Rudge Whitworth promised ‘grace, speed and silence’ in the shape of their svelte 500cc sporting single, the aptly named Sports Special. This was one of the final motorcycles made by the high-class concern in the years leading up to the outbreak of war. It may not be the fastest bike Rudge ever built, nor the most technically innovative, but it’s certainly still… something special.
Back in 1937 Rudge Whitworth, a company that could trace its origins back to the 1870s, was bought out by HMV, itself a subsidiary of EMI. The rationale was that HMV workers in its factory in Hayes, Middlesex, could be gainfully employed manufacturing Rudge motorcycles during their quiet periods; the Rudge factory in Coventry would meanwhile close and be transferred to a new motorcycle manufacturing base built in Hayes. However WW2 intervened and EMI needed the motorcycle space for building radars and so in 1939 Rudge Whitworth motorcycles effectively expired.
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The marque had been conspicuous for its sporting in success in road racing at Brooklands, Donington and, most notably the TT. Rudge also saw action at the ISDT and was a force to be reckoned with in the 1920s as part of the newly introduced sport of dirt track, later known as speedway. The company was also forward thinking with innovations such as the Rudge Multi gear system in 1912 and its ‘4-valve head, 4-speeds and coupled brakes’ in 1924. Sales of its engines, clutches and gearboxes, branded Python, to other manufacturers such as Vincent HRD, James, Rex Acme and even Enzo Ferrari also brought in extra income.
Rudge Whitworth was therefore something of a class act and it’s always good to see one like this 1937 500cc example at the Bill Lacey Run this summer. Inevitably, in all that time it’s undergone a minor modification and its specification doesn’t quite match the ‘Sports Special’ legend on the petrol tank.
This model was built for only a few years from 1937 until the marque’s extinction. The baseline Special model could be bought for £69.10s, and the lucky owner went home with a 495cc four-valve ohv engine of 84.5mm by 88mm and an Aerolite, close-clearance, non-slap piston. All the valve gear were enclosed in a detachable cylinder head which could be removed while leaving the petrol tank in situ.
The Special also incorporated dry sump lubrication, four-speed gearbox and electrics provided courtesy of a BT-H magneto and Miller dynamo. Stopping was unusually effective on a prewar machine, thanks to Ridge’s linked system which used a beefy eight-inch brake at the front partnered with a 7.5-inch drum at the back. Countless other details of engineering expertise abound around the Rudge — hands up who knows what the big handle is for?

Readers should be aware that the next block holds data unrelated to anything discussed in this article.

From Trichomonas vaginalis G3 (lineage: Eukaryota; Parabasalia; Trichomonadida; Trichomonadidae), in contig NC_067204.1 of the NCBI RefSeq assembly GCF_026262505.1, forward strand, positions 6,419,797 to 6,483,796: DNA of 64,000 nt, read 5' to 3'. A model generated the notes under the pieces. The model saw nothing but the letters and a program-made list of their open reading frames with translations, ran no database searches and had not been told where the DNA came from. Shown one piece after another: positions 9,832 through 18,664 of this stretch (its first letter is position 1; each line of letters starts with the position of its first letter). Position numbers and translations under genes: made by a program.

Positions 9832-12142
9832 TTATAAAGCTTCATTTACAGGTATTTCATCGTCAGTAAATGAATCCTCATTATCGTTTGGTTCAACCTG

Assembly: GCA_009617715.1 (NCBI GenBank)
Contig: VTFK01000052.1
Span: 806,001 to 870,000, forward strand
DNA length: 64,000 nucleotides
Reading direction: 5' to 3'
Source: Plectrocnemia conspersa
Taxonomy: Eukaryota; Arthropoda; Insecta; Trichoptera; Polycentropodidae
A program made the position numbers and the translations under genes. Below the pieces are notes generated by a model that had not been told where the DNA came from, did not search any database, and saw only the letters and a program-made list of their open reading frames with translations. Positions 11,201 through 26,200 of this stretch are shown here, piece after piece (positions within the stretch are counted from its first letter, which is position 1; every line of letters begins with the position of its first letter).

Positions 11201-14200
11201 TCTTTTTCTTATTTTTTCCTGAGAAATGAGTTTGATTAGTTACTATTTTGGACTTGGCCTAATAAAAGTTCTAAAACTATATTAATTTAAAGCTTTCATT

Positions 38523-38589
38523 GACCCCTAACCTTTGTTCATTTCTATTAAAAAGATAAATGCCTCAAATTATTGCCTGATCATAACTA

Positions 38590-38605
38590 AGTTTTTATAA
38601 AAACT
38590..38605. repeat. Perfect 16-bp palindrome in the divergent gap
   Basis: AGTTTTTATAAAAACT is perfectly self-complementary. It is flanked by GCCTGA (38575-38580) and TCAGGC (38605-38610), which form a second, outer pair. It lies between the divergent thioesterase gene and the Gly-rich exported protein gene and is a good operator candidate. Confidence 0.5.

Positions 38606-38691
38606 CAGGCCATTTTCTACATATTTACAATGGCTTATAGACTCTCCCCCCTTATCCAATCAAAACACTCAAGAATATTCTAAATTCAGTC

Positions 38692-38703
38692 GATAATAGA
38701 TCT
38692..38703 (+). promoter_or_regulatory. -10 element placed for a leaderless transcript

For an extra £1, the ‘outstanding Rudge quality finish, multi-coat superfine enamel’ could be provided in blue or maroon rather than the standard black and, naturally, all would be applied over the firm’s ‘rustproof undercoat’.
However for another £2.10s you could have the Sports Special, as seen here. It differed from the cooking model by having smaller toolboxes, a rear mudguard with a special valence, handlebars and front mudguard from the sporty Ulster model and, most telling of all, upswept exhaust pipes. These were marketed as being of ‘advanced design, permitting very high performance with commendable degree of silence.’
So where are those upswept exhausts on this example? Could it be that some previous owner preferred the fishtail exhausts as seen on the Special – which could of course be specified at the time of initial purchase. Or perhaps those striking high-level pipes just disappeared over the decades…
Probably the answer lies down the back of the sofa of time. It hardly matters when a motorcycle looks this good and is obviously still well travelled…
The Bill Lacey Memorial Run is an annual motorcycle gathering held around the village green in the Evenley, Northants, on the first Sunday of every August. You’ll normally find more info about it via the North Cotswold section of the VMCC
Words and photos by Richard Jones
Richard maintains and adds to a simply gigantic online archive of vintage vehicle photos: visitors are welcome to drop by and admire other classic bikes he’s discovered at recent eventsEnjoy more RealClassic reading in the monthly magazine. Click here to subscribe.